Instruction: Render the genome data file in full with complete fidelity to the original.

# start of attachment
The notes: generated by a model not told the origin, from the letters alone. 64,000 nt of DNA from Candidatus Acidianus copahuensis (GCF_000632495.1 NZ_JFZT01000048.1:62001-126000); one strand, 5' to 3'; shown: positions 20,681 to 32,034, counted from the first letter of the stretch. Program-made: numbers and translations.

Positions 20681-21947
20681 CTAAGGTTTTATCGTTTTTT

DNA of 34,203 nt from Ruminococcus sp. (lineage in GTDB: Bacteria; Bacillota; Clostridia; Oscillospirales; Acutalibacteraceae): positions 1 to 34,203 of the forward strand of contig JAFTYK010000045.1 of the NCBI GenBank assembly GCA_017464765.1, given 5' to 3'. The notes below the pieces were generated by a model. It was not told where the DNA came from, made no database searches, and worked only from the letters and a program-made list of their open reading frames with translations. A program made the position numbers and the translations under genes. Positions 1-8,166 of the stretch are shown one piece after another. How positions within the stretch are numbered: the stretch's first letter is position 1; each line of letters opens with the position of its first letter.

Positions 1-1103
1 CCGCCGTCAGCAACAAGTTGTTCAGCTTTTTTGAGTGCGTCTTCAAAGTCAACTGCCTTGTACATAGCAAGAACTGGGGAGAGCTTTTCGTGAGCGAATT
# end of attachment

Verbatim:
The notes: generated by a model not told the origin, from the letters alone. 64,000 nt of DNA from Candidatus Acidianus copahuensis (GCF_000632495.1 NZ_JFZT01000048.1:62001-126000); one strand, 5' to 3'; shown: positions 20,681 to 32,034, counted from the first letter of the stretch. Program-made: numbers and translations.

Positions 20681-21947
20681 CTAAGGTTTTATCGTTTTTT

DNA of 34,203 nt from Ruminococcus sp. (lineage in GTDB: Bacteria; Bacillota; Clostridia; Oscillospirales; Acutalibacteraceae): positions 1 to 34,203 of the forward strand of contig JAFTYK010000045.1 of the NCBI GenBank assembly GCA_017464765.1, given 5' to 3'. The notes below the pieces were generated by a model. It was not told where the DNA came from, made no database searches, and worked only from the letters and a program-made list of their open reading frames with translations. A program made the position numbers and the translations under genes. Positions 1-8,166 of the stretch are shown one piece after another. How positions within the stretch are numbered: the stretch's first letter is position 1; each line of letters opens with the position of its first letter.

Positions 1-1103
1 CCGCCGTCAGCAACAAGTTGTTCAGCTTTTTTGAGTGCGTCTTCAAAGTCAACTGCCTTGTACATAGCAAGAACTGGGGAGAGCTTTTCGTGAGCGAATT